Afro-Latinos: An Annotated Guide for Collection Building

By Higgins, Shana M. | Reference & User Services Quarterly, Fall 2007 | Go to article overview

Afro-Latinos: An Annotated Guide for Collection Building


Higgins, Shana M., Reference & User Services Quarterly


Collections that explore the wealth of a culture are vital to the essence of every library, as they provide opportunities to build connections between students, faculty, librarians, and the community As witness to the possibilities stands the amazing Schomburg Center for Research in Black Culture. New York Public Library provides a service to the world with this rich collection and beautifully arranged, accessible Web site.

Yet as with the Jazz collections the Schomburg Center includes, the interwoven strands of cultural studies are long, tangled, and complexly interrelated. Shana Higgins's gathering of resources will help librarians build a collection that provides students, researchers, and lifelong learners a way to contextualize and study the unique cross-cultural aspects of African American and Latino culture.

Higgins is uniquely suited to author this guide. As an instructional services librarian at the University of Redlands Armacost Library, she is responsible for collection development in Latin American studies and race and ethnic studies. In addition to holding an MLS from Indiana University, Bloomington, she also holds a masters degree from their Center for Latin American and Caribbean Studies.--Editor

Arthur, or Arturo, Schomburg is best known as the bibliophile whose collection of books, prints, and manuscripts on African American art and culture served as the foundation for what is now the New York Public Library Schomburg Center for Research in Black Culture. Less known is that Arturo Schomburg was Puerto Rican. The fact that we rarely encounter Schomburg represented as both African American and Latino (Afro-Latino) is emblematic of the experience of most Afro-Latinos in the United States and underscores this bibliography's purpose. These resources are intended to illuminate some recent voices seeking to make visible the lived experience of Afro-Latinos across the Americas.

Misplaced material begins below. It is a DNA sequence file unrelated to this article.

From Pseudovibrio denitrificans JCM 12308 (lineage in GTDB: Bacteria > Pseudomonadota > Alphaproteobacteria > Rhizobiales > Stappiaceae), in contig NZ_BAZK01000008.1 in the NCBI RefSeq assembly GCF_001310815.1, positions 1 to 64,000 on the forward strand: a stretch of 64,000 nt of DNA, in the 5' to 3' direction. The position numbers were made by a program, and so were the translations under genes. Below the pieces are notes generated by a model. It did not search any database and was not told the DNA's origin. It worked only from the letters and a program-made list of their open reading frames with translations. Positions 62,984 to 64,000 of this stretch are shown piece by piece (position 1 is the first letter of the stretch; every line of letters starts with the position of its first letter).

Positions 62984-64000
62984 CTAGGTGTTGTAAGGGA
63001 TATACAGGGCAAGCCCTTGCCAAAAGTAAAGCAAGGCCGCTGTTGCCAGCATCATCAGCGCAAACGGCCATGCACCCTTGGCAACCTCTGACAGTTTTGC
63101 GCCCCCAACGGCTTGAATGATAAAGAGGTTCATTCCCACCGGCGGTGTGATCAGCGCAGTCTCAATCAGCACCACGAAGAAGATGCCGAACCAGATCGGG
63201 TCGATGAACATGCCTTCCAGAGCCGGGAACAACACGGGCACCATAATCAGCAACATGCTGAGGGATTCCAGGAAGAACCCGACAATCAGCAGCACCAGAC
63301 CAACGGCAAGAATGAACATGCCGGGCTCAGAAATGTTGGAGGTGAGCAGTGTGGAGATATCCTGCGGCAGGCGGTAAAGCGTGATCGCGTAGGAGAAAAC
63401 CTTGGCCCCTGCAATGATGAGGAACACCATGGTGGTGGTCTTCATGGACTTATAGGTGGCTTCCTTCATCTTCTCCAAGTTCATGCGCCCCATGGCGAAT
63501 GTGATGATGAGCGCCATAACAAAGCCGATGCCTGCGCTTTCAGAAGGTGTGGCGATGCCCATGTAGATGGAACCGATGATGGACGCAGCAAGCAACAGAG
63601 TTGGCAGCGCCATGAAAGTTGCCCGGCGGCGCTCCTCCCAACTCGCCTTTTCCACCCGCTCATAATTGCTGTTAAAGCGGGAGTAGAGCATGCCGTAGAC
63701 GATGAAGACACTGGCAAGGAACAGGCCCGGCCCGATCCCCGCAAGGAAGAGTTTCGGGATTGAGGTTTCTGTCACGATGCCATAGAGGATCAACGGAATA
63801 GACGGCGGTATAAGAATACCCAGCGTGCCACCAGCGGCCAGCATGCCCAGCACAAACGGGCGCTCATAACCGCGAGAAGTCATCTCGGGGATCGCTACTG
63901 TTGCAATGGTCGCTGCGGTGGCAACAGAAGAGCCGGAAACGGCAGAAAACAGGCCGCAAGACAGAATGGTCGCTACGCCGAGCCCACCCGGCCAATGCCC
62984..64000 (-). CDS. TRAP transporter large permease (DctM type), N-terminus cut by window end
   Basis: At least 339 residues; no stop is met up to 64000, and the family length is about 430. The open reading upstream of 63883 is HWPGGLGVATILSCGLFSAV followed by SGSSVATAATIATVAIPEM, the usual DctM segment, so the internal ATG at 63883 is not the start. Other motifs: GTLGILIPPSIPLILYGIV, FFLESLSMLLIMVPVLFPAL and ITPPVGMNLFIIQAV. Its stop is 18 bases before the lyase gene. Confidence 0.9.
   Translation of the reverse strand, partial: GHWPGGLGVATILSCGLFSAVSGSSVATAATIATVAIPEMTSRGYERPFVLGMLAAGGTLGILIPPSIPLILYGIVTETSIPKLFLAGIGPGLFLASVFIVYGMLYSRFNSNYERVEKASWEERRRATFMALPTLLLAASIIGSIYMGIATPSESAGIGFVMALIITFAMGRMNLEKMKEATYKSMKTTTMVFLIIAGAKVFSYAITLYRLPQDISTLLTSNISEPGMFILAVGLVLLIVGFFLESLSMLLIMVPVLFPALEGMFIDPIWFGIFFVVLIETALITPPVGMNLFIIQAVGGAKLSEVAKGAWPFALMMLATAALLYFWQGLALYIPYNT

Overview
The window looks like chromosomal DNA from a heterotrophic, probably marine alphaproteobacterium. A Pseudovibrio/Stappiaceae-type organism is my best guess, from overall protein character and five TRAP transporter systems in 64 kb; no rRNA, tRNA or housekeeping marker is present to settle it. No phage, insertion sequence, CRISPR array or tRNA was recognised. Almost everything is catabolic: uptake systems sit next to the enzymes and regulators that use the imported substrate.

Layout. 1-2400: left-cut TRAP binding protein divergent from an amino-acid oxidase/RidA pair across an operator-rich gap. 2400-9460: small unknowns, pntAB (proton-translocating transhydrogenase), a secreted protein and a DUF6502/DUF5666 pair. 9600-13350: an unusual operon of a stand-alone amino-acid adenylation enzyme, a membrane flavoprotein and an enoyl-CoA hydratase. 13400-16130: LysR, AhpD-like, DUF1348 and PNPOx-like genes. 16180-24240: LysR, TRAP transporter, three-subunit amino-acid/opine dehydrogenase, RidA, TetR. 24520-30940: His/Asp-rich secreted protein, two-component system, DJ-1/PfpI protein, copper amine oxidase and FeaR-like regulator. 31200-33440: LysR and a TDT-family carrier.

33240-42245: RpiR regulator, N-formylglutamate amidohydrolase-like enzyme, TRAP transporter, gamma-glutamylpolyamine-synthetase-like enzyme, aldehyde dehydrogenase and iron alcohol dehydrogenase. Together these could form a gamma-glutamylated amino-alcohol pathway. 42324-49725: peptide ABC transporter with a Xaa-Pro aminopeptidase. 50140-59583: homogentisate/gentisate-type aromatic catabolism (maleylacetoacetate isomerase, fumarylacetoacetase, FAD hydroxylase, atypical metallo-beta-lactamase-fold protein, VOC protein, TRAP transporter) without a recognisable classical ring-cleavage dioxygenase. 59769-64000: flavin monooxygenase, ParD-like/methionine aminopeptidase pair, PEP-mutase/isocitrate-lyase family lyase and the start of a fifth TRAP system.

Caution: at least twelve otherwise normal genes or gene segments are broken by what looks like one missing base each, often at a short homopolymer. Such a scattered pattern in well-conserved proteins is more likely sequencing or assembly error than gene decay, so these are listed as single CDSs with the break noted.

Piri Thomas's enduring classic memoir of growing up in Spanish Harlem, Down These Mean Streets (New York: Knopf, 1967), provided one of the first descriptions of the experience of being identified as both African American and Latino in United States popular culture. One might consider Bodega Dreams (New York: Vintage Contemporary, 2000) by Ernesto Quinonez to be an update on Thomas's classic, insofar as it tells a more current tale of growing up Puerto Rican in East Harlem. Each novel subtly deals with the experience of being both African American and Puerto Rican. It is a part of the mise-en-scene, noticeable if one is attuned. Likewise, the Dominican-born Julia Alvarez characterizes Afro-Latina experience in her book In the Name of Salome (Chapel Hill, N.C.: Algonquin Books of Chapel Hill, 2000). Of late, Afro-Dominicans have also found some visibility in United States popular culture. On television, characters such as Judy Reyes as nurse Carla Espinosa on Scrubs and BETs first Latina host, Julissa Bermudez, both of Dominican descent, claim their blackness and latinidad. Still, the Afro-Latino experience across the Americas remains margmalized.

The term Afro-Latino is itself fraught with ambiguity. According to Africana, the multivolume encyclopedia edited by Kwame Anthony Appiah and Henry Louis Gates Jr., the term refers to "the cultural experience of Spanish-speaking black people in what has become the territory of the United States." (1) For Latin American and Latino studies scholars, such as Anani Dzidzienyo and Suzanne Oboler, the term includes those identified as or who self-identify as black in Latin America and the Hispanophone Caribbean. (2) A more popular United States understanding of the term describes the connection between Latino and African American communities in the United States, particularly in relation to Cuban Americans and Puerto Ricans on the East Coast, whose cross-cultural contact and productions have been more widely disseminated. (3) Despite ambiguities, in the last few years, the Afro-Latino experience has become an increasingly rich area of study within academia. …

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